music, went up Baltimore street. The servant girls from our neighborhood went with the host of sightseers, taking along with them the children under their care, I among them. When our vantage ground was gained, corner of Eutaw street, Margy lifted me up in her arms to behold what has never faded from my memory--the magnificent civic demonstration in honor of the first railroad that was built on the Western Continent. The printing-press float pleased me best of all, with its attendant imps dressed as mercuries, who scattered sheets that were being printed as the procession moved along. The last division passed, the blare of the trumpets grew faint from a distance. Then the girls turned down Eutaw street, full of fun, and singing a popular song of the day, "The Blue Bonnets are over the Border," "Hurrah for the Bonnets of Blue," raced to the top of their speed back home. It was a ride full of peril as well as fun, but Margy was sure-footed and she landed me on terra firma unharmed. She loved children, and all children that ever were placed under her care loved her. Our family grew larger and we moved into a larger house, Margy going along with us. Charlotte was off with her husband, and Margy was installed as housemaid.
One day she was occupied near the front door in some sort of cleaning, when a little boy drew her attention. He was trying to reach the bell-knob, but, failing in his efforts, Margy hastened to his assistance. Alas! for her kind heart caused her to move too quickly from her elevated position. She fell and was badly injured. The injury sustained by her on this occasion caused an internal tumor from which she suffered great pain at intervals during the rest of her life.
Another servant had been added to the household by purchase. My father attended a sale of household goods and chattels; a sickly-looking girl, emaciated to a painful degree to sensitive perceptions, moved his compassion, and Ann Dutton was sent home to my mother's fostering care.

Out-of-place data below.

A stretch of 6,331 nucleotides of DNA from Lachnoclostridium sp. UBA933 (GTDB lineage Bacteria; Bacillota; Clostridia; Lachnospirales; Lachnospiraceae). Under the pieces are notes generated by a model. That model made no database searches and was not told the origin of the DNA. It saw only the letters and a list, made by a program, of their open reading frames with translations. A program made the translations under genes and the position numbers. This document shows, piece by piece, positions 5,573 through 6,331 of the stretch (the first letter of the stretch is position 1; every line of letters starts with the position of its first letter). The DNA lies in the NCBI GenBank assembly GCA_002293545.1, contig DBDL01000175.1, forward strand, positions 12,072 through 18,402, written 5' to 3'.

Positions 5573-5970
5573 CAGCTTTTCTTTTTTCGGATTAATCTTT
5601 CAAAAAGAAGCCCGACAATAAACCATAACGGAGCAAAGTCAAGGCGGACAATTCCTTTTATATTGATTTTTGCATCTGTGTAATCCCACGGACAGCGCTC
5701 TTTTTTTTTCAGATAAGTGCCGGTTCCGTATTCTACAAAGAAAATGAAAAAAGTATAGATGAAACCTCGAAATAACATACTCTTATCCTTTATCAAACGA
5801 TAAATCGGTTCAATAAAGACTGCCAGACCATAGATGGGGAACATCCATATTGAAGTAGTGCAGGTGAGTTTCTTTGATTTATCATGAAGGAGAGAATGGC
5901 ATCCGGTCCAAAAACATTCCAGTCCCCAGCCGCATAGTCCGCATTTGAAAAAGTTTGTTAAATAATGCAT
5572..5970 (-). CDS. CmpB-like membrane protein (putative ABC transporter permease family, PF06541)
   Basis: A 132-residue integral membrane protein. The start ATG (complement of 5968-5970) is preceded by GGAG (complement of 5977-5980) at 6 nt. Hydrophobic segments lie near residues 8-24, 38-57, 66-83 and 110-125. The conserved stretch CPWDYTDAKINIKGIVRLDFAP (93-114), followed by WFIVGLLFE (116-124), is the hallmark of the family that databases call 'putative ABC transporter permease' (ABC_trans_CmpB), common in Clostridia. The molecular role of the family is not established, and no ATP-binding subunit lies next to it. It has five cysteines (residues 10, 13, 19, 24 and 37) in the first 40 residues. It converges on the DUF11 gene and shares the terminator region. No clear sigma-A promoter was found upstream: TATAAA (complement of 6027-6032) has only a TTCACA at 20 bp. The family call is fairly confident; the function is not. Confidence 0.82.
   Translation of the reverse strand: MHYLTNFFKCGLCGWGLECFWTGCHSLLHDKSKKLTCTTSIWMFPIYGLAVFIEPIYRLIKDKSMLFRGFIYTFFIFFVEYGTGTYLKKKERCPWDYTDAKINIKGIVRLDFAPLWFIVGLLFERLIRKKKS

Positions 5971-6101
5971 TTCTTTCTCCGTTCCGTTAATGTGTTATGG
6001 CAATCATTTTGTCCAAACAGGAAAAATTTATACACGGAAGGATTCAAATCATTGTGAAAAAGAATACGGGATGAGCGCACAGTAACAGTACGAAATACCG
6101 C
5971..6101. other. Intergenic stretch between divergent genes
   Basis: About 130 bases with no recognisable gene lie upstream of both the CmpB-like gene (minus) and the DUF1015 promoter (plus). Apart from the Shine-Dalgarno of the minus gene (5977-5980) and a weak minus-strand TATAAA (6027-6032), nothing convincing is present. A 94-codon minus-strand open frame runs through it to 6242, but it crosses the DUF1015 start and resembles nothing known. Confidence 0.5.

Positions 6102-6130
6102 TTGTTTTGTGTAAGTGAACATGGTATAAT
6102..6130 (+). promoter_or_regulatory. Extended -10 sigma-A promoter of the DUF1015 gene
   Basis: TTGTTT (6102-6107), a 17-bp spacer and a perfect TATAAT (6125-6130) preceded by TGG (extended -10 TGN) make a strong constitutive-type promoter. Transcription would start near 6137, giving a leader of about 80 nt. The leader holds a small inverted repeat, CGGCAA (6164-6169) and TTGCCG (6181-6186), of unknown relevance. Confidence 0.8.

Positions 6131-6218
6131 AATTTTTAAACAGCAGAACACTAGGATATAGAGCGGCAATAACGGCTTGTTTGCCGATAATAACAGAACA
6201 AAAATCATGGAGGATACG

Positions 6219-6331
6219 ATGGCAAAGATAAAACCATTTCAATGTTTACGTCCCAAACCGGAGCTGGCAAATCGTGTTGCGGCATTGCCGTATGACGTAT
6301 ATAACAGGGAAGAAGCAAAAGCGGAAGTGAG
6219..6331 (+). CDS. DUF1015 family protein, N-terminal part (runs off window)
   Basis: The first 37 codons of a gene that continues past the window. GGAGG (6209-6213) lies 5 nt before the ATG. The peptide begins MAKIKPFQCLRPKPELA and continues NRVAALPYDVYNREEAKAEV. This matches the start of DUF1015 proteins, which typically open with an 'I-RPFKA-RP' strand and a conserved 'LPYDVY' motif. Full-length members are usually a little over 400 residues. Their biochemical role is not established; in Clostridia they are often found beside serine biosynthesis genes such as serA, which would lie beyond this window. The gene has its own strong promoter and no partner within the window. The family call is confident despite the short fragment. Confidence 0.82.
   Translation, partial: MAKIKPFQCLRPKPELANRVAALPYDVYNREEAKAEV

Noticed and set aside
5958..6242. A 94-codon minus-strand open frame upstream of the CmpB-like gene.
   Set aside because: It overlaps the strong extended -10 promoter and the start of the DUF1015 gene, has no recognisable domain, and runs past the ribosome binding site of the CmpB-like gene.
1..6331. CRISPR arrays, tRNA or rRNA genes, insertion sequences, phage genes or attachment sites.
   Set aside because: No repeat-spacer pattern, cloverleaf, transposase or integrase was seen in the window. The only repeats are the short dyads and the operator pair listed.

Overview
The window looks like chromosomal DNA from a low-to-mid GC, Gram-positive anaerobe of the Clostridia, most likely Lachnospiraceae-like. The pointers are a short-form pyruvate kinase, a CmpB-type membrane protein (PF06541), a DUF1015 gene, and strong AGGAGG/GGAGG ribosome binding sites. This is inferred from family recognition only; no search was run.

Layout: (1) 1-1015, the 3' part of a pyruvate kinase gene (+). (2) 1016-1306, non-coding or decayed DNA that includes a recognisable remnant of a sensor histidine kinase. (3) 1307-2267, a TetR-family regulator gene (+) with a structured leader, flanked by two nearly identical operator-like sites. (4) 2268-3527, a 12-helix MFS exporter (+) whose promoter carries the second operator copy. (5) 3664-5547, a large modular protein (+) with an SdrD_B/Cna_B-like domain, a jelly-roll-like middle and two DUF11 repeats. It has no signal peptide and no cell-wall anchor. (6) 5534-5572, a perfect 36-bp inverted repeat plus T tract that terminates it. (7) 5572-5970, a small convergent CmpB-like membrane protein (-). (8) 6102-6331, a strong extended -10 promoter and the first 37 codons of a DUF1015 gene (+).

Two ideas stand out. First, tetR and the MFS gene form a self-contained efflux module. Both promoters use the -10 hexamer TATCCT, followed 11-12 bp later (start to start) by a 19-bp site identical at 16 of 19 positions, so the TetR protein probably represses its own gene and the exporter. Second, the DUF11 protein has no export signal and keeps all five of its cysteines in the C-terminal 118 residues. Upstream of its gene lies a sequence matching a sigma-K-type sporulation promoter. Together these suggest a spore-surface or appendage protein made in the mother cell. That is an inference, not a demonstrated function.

Ann's first act on reaching her new home was to attack the slop barrel, from which she extracted food to comfort her famished system.
Margy and Ann never became very warm friends, although associated in the same family for so many years. According to the rules of the peculiar institution, the bought slave was always looked down upon by those "to the manner born." And Margy was a dark woman, Ann of mixed blood; the mixture
she claimed to have was Indian; the unmixed nature held herself purer than the mongrel. Ann was a woman of fashion, as far as she possibly could go; Margy was plain in her tastes and always clean and neat in her attire. Thus there were three good and sufficient reasons, according to them, for their frequent disagreements.
Both were good servants, well-mannered, industrious, truthful, faithful in the discharge of every duty in their sphere. Neither pampered the whims of the children within the range of their influence, but were quick to reprove whatever fault they deemed it proper to correct, and the children knew it was right for them to yield respectful attention without giving back any impertinence when reproved. My mother of blessed memory taught her children to request service of her slaves, never to command or exact service from them. "If they are slaves," she would say, "they are God's creatures, and you must treat them politely."
Ann took the name of Duncan, in honor of the Rev. John M. Duncan, a popular minister of Baltimore in the days of which I write, and it being allowable for slaves to assume any name they preferred she was known from thence always by that name while
she lived with us. Both of these young women had offers of marriage, but neither of them chose to marry, because their children would be held in bondage, and they were unwilling to breed slaves for any master. If all the bondwomen had been of the same mind, how soon the institution would have vanished from the earth, and all the misery belonging to it been lifted from the hearts of the holders and the slaves! Glorious in the estimation of all true patriots is the memory of Abraham Lincoln for having signed the Emancipation Act. Our country was forced, while colonies of Great Britain, to take the slaves brought to our shores in Dutch ships by the mother country. I have yet to learn that any of the unhappy creatures were landed on British soil proper. Very many of them tilled the soil and picked the cotton and gathered the coffee berries on the West India islands under British rule, and terribly they suffered on the island of Jamaica, notably not many years ago by a general massacre, reminding the reader of history of the massacre of the Helots in Greece while Greece was still a heathen country. But Great Britain had the grace to investigate and condemn the massacre in Jamaica, while no voice ever was raised in censure of the flow
of blood that stained the soil of classic Greece that I ever read of. There the master had the life and death of his slave under absolute control. Slavery, as we knew it here, was a mitigated evil, really more harmful to the masters and their families than to the slaves, and now that it is banished from our soil, even the heaviest owners are prepared to say it is a good riddance.